14 July 2016
Myanmar Rising: The Mandalay Opportunity
Mandalay is stepping up efforts to enhance its appeal as a trading, production and logistics hub in Upper Myanmar.
- Picture: Map of Myanmar
- Picture: Greater Mekong Sub-region (GMS) Economic Corridors
- Chart: Logistics Performance Index and Quality of Infrastructure, 2016
- Photo: Many narrow roads and lanes are in poor condition
- Photo: Factories often use small trucks to transport cargo, increasing congestion
- Photo: A number of projects aim to boost Mandalay’s electricity supply
- Table: Industrial Zones in Mandalay Region
- Map: Industrial Zone in Mandalay Region
- Photo: A biscuits factory in the Mandalay Industrial Zone with raw materials imported from China
- Photo: A textiles factory located in the Mandalay Industrial Zone
- Table: MIP Target Industries
Myanmar, a medium-size ASEAN country by population with a good supply of young workers, has gained increasing attention as one of the alternative production bases in Southeast Asia. Driven by an increase in investment, the International Monetary Fund (IMF) recently projected that Myanmar would achieve 8.6% GDP growth in 2016, leading other fast-growing neighbouring countries such as Cambodia (7%), Laos (7.4%), Vietnam (6.3%) and Bangladesh (6.6%).
In a recent field trip to Myanmar, just prior to the formation of a new Myanmar government in April 2016, HKTDC Research set out to assess the suitability of the country for factory relocation. While all eyes are fixated on Yangon, the country’s economic centre and largest city, we also visited Mandalay, its second-most populous city, to gain an informed understanding of the business and investment environment there.
Investors Seeking Opportunities Beyond Yangon
While Yangon is still the primary focus of foreign direct investment (FDI), overseas investors are increasingly paying attention to other locations, in particular the core regional cities such as Mandalay – another growth pole of the country identified under Myanmar’s National Comprehensive Development Plan 2010-2030.
Mandalay, the capital of Mandalay Region, is a main economic centre in central and northern Myanmar. In the fiscal year ending March 2015, Mandalay Region contributed 11.4% to the country’s GDP, trailing Yangon Region’s 22% and Sagaing Region’s 11.6%.
In Mandalay, as in Yangon, government departments and private companies invariably expressed optimism over the future economic and business prospects of the country, despite a slowdown in economic growth linked to the general election held in November 2015, which had been widely expected before the poll and turned out to be temporary. Business investment in Myanmar, in the infrastructure sector in particular, has gradually regained momentum in the wake of the smooth political transition in April 2016, sending a signal to investors that Myanmar remains committed to the on-going economic and political reform agenda.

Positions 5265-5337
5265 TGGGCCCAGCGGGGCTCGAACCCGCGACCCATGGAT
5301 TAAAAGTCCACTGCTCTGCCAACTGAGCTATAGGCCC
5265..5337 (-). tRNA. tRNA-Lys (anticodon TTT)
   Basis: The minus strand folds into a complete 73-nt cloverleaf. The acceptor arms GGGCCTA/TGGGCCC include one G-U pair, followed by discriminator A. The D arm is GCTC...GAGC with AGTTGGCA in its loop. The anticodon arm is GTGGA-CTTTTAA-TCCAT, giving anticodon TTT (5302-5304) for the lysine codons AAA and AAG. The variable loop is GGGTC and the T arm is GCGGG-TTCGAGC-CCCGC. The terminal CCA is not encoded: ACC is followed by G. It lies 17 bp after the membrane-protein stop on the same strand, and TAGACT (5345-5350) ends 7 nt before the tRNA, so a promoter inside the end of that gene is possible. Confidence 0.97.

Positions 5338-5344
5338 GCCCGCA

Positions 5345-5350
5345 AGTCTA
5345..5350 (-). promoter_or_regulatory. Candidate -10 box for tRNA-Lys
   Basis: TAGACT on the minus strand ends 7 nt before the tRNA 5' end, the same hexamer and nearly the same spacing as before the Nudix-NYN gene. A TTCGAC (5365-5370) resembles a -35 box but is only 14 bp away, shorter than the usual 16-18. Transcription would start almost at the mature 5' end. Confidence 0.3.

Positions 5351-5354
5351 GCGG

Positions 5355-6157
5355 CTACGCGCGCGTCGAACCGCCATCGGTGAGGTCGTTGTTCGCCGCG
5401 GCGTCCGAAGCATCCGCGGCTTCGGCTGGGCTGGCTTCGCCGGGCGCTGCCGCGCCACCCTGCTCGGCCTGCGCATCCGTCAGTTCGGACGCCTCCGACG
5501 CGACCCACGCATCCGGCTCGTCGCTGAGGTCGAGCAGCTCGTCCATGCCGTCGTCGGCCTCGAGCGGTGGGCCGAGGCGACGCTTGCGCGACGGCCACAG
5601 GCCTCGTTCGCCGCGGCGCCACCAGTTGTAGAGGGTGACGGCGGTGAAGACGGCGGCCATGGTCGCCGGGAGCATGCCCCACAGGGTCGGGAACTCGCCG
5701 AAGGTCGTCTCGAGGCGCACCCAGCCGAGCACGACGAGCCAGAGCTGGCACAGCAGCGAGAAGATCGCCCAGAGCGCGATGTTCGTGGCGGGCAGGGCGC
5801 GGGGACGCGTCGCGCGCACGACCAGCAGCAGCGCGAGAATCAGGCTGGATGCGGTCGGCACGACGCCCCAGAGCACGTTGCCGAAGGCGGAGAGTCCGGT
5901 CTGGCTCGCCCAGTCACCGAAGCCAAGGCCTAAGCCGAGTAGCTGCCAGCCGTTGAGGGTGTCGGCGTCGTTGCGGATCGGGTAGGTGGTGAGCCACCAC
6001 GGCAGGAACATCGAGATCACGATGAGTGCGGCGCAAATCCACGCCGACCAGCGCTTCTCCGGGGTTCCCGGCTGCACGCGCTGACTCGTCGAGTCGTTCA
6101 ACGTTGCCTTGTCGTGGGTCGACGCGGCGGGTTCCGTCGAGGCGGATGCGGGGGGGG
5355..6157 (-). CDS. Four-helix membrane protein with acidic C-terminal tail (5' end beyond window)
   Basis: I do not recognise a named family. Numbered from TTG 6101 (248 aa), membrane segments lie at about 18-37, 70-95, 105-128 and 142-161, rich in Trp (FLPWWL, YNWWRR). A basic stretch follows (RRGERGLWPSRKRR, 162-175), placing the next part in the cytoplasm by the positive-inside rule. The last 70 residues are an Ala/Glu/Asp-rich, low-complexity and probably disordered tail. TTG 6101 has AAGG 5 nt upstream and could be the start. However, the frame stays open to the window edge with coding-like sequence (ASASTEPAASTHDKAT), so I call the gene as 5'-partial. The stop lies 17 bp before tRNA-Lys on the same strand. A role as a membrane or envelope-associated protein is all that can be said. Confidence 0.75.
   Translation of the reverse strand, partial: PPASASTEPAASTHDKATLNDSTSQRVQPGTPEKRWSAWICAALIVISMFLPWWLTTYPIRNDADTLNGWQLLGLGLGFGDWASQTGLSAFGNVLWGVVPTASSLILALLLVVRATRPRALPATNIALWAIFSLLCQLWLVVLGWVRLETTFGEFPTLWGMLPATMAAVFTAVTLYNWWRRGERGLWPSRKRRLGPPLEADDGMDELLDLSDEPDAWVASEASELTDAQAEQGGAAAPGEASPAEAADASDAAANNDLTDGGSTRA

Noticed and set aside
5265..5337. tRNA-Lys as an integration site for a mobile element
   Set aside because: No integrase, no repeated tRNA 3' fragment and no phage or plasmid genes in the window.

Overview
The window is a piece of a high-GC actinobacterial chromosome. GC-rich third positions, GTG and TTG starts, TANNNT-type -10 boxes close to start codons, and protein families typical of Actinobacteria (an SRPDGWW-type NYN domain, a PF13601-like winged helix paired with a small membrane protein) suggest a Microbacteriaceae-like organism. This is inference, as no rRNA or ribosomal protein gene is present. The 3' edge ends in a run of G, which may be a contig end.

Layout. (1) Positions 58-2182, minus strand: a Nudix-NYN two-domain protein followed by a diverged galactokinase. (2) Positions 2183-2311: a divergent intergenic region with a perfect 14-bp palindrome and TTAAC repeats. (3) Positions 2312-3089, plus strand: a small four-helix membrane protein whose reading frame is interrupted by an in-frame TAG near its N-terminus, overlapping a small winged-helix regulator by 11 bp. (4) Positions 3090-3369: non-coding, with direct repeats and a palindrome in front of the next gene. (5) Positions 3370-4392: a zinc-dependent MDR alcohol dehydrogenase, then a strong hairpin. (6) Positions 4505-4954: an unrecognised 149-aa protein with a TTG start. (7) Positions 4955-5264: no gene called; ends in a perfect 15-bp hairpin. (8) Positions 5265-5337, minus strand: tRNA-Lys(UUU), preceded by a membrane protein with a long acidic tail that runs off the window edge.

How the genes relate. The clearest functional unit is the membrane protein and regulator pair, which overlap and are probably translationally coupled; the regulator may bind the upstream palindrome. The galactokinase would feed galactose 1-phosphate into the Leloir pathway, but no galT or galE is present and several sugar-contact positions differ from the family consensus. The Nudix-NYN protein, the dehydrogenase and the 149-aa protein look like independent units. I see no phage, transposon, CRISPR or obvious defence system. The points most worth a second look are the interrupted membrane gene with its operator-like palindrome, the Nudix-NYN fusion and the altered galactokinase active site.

Centrally Located Mandalay Currently a Trade Hub in Myanmar
Mandalay is a thriving trade hub thanks to its central geographical location in Myanmar, with a major highway from the border with China running through the region and onwards to Yangon. Along this route, which serves as one of the country’s primary trade arteries, agricultural products as well as jade and gemstones are exported to nearby countries, while manufacturing imports, mostly from China, are transported to Myanmar.
Situated on the east bank of Ayeyarwady River, Myanmar’s most important commercial waterway that flows through the country from north to south, Mandalay is also well connected with other major cities including Yangon and Bagan via an intricate network of canals transporting passengers and cargos using small vessels, and making it a key distribution centre for local markets.
To boost its trade and logistics hub prospects, Mandalay has set its sight on further industrialisation and enhancement of its economic agglomeration along four main Greater Mekong Sub-region (GMS) Economic Corridors (the Northern Corridor, the Western Corridor, the East-West Corridor and the Southern Corridor, detailed below), which provide external connections between Myanmar and ASEAN countries on the Indochina Peninsula including Thailand, Laos, Cambodia and Vietnam, as well as internal connections within the country.
Mandalay Opportunities Arising from the BCIM Economic Corridor
Apart from collaborating with other ASEAN peers along the GMS economic corridors, Myanmar designates a major role to Mandalay in the development of the Bangladesh-China-India-Myanmar (BCIM) economic corridor, a route proposed under China’s Belt and Road Initiative (BRI) that links India’s Kolkata with China’s Kunming (K2K), with Myanmar’s Mandalay and Bangladesh’s Dhaka among the key points along the K2K highway. To this end, Mandalay is set to benefit from the improvement of infrastructure and industrial zones creation along the BCIM economic corridor.
Currently, most of the infrastructure and logistics companies in Mandalay focus on the domestic market and face a challenge in providing services that meet international standards. Construction of the BCIM economic corridor, which will comprise not just roads and power lines, but also industrial cities along the way, will create ample opportunities for overseas service providers with technical and expert knowledge in areas such as infrastructure construction and project management to enter the Myanmar market. In due course, this will facilitate knowledge sharing and technological transfer through partnerships between local and international companies, and will help to enhance the overall trading and logistics capability of Mandalay in the longer term.
Opportunities in Light Manufacturing, Agro and Food Processing
In terms of industrial production, most of the manufacturers in Mandalay Region are involved in agro/food processing, machinery and the production of a limited range of consumer goods. Apart from showing the potential to further develop its trading and logistics sector, opportunities also exist for companies to engage in light manufacturing in Mandalay, where land is cheaper than in Yangon.